If you are a doer, reader, or reporter of microbiome research, or just an overall microbiome enthusist, chances are you've read a few of Dr. Jonathan Eisen's "Overselling the Microbiome Award" blog posts (if you haven't, stop reading this post, check it out, and then come back. Go!). I absolutely LOVE what Jonathan is doing and look up to him as an example of not only a great scientist, but a change-maker. I recently left my job as a microbiome citizen science project manager in one of the best microbiome research labs in the world to become a science writer. I have a lofty goal: improve science education and literacy among the broader community by combining my expertise and experience as a microbiome researcher with my passion and skill writing, to produce true, responsible, unbiased, and easy to digest microbiome publications for a broad audience. In my previous role, it was striking to me the blatantly incorrect information that people are exposed to, made clear by the questions people would ask me. It became clear to me that the microbiome field in general is failing at enabling non-experts to understand our work, leaving the door wide open for those who would sensationalize our work and made bold claims for us — claims that the next new microbiome-based cure has been found or making recommendations ranging from the harmless (eat more probiotics) to the downright dangerous (DIY fecal transplants). This is exactly the type of reporting called out by Jonathan Eisen. Alarmingly, some of this reporting comes from those that should be the most careful — the instutions at which the research took place. Jonathan's efforts to draw attention to such reporting is addressing a critical problem. We can't improve until we know what we're doing wrong, bring it to light, and start doing it right. Jonathan's efforts have addressed the first part of this equation: identify what's being done wrong and bring it to light. I have been inspired to start addressing the second part of this equation, in a sense: highlight those that are doing it right, so that they can be an example for future writers of microbiome news. Therefore, I introduce the Gold Star Microbiome Reporting Award. I will make new posts any time I come across an article that I feel has done an exceptional job reporting microbiome research in a true, unbiased, unsensationalist manner. For this inaugural post, I will highlight one of my favorite articles from 2017.
Gold Star Microbiome Reporting Inaugural Award Winner: Psychology Today's "Study Links Gut Microbiome With 'Ridiculously Healthy' Aging" by Christopher Bergland
What I love about this article: Bergland does a fantastic job emphasizing the difference between correlation and causation, the infant state of microbiome research, and encouraging people to beware snake-oil. He also includes what are, in my opinion, the best quote from co-author Gregor Reid that he could have possibly chosen as well as a direct quotation from the primary article, in which the researchers succintly summarize their work and also caution that cause and effect has not been established. Bravo! He also ends the article with a grounded yet hopeful message, letting us know that with enough rigorous science, the preliminary results reported in the original paper have a promising future. Some of my favoriate statements from the article are quoted below:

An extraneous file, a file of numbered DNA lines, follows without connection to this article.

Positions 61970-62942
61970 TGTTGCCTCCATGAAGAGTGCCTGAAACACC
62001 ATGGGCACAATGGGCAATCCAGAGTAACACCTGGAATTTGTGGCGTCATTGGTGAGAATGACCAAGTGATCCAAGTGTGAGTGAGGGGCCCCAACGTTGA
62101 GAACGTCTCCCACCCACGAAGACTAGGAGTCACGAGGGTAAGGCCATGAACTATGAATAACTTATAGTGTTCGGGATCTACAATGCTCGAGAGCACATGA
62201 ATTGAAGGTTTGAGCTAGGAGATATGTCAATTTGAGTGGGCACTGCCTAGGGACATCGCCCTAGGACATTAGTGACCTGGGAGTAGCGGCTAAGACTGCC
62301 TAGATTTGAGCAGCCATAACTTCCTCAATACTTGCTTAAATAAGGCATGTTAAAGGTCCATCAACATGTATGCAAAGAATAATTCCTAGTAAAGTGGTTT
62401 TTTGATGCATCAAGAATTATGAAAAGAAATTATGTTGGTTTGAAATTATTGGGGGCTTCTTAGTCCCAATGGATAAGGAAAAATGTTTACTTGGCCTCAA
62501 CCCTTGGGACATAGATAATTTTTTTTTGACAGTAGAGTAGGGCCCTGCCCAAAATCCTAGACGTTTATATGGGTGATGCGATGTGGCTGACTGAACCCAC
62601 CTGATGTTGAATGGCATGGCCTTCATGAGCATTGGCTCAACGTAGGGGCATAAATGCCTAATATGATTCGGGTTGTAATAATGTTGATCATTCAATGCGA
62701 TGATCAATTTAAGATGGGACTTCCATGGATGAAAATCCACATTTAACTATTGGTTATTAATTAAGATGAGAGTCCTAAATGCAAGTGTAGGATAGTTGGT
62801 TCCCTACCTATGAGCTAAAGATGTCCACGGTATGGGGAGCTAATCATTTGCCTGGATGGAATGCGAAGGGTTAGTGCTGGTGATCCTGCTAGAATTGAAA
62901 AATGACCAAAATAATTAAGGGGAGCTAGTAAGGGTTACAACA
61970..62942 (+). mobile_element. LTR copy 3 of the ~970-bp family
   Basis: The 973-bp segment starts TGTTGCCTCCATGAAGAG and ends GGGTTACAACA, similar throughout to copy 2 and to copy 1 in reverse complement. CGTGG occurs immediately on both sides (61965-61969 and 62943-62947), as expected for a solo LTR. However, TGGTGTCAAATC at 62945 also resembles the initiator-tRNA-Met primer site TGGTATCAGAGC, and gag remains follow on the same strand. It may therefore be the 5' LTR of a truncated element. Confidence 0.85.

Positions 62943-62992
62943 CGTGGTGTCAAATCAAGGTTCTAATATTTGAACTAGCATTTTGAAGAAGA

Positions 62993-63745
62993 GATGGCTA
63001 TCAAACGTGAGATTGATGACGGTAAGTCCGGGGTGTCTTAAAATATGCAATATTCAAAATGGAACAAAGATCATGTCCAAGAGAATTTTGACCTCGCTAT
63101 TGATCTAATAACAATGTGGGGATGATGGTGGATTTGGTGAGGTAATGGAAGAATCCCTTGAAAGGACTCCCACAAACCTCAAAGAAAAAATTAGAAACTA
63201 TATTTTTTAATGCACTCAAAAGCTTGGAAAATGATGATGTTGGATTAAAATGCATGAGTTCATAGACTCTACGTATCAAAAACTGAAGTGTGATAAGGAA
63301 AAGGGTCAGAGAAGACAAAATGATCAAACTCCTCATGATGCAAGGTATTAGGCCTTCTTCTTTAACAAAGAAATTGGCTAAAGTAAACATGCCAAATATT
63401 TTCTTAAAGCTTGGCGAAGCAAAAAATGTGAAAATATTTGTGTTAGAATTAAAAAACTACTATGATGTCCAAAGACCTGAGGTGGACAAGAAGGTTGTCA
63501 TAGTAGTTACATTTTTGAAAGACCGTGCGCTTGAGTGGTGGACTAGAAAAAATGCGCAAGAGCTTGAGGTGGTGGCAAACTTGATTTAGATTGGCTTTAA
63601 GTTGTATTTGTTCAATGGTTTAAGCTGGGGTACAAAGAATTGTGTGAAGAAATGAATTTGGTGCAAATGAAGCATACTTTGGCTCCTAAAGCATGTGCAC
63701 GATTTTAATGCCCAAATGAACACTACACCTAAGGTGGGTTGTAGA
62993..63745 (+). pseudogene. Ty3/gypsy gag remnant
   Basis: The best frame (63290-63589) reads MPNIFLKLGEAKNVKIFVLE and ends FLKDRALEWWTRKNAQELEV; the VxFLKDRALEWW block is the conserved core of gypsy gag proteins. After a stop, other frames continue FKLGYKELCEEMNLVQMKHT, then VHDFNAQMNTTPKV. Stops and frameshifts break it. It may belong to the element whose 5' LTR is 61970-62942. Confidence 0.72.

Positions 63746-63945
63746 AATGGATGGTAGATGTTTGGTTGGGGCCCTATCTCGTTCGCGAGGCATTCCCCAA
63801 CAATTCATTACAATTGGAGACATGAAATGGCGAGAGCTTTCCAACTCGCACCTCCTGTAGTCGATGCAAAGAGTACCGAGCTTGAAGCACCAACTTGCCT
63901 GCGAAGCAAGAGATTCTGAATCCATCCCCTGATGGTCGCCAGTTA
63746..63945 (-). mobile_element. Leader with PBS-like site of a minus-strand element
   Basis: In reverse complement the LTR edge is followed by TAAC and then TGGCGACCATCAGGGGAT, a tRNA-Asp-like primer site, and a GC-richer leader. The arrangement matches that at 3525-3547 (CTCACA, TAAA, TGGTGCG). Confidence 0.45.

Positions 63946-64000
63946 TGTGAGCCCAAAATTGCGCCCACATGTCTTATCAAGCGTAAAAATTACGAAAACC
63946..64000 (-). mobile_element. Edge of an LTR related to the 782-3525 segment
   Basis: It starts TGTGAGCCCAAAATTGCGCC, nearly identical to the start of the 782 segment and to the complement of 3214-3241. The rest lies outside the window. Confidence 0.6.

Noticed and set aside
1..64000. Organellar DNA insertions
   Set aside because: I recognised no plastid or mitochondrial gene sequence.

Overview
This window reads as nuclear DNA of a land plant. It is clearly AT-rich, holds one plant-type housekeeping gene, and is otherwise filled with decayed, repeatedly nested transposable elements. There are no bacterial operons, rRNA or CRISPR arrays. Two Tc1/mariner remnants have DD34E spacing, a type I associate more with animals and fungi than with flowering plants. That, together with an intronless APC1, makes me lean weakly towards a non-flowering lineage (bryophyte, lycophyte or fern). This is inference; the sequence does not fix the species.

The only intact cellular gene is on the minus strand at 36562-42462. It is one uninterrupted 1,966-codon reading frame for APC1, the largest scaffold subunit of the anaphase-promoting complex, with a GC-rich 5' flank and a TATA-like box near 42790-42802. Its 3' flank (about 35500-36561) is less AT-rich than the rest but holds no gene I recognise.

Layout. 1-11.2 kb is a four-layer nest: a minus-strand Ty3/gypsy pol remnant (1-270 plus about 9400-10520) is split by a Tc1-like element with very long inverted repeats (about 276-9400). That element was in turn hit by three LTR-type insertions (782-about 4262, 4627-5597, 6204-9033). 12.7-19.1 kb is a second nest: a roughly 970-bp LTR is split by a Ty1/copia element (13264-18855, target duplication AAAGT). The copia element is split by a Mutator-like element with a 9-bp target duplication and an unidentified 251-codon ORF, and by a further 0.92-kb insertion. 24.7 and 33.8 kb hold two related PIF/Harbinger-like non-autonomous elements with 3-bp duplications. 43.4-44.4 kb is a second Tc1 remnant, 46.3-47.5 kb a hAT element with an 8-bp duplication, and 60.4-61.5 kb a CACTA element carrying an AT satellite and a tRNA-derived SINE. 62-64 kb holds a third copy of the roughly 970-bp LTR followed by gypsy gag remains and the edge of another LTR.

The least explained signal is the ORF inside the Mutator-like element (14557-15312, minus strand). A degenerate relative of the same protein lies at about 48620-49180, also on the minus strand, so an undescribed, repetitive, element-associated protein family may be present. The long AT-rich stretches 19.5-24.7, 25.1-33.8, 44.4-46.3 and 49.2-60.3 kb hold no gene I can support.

"In a statement, co-author Gregor Reid, who is a professor at Western University and a scientist at Lawson Health Research Institute, described the purpose of this study: "The aim is to bring novel microbiome diagnostic systems to populations, then use food and probiotics to try and improve biomarkers of health. It begs the question—if you can stay active and eat well, will you age better, or is healthy aging predicated by the bacteria in your gut?" This is a classic example of the chicken-or-the-egg conundrum."
"Although there have been countless animal studies on gut microbiome, human research in this field is still in its earliest stages. And, all of the human research to date has been "cross-sectional" meaning that it just takes a snapshot of one moment in time as opposed to a longitudinal study which follows participants for many years. Thus, all of the findings on gut microbiome in humans are still correlative. Because correlation does not mean causation, it's important to note that identifying a link between a healthy gut and healthy aging is only a preliminary step towards truly understanding what specific factors are causing this correlation."
"[P]lease use common sense and be extremely cautious when making any radical changes to your diet or consuming synthesized probiotics based on media hype or profit-driven marketing campaigns."
"Please: Don't gullibly believe all the microbiome hype! Scientists still do not understand gut microbiota well enough to create products that are guaranteed to universally optimize microbiome ecosystems across a lifespan."
Well done, Christopher Bergland and Psychology Today!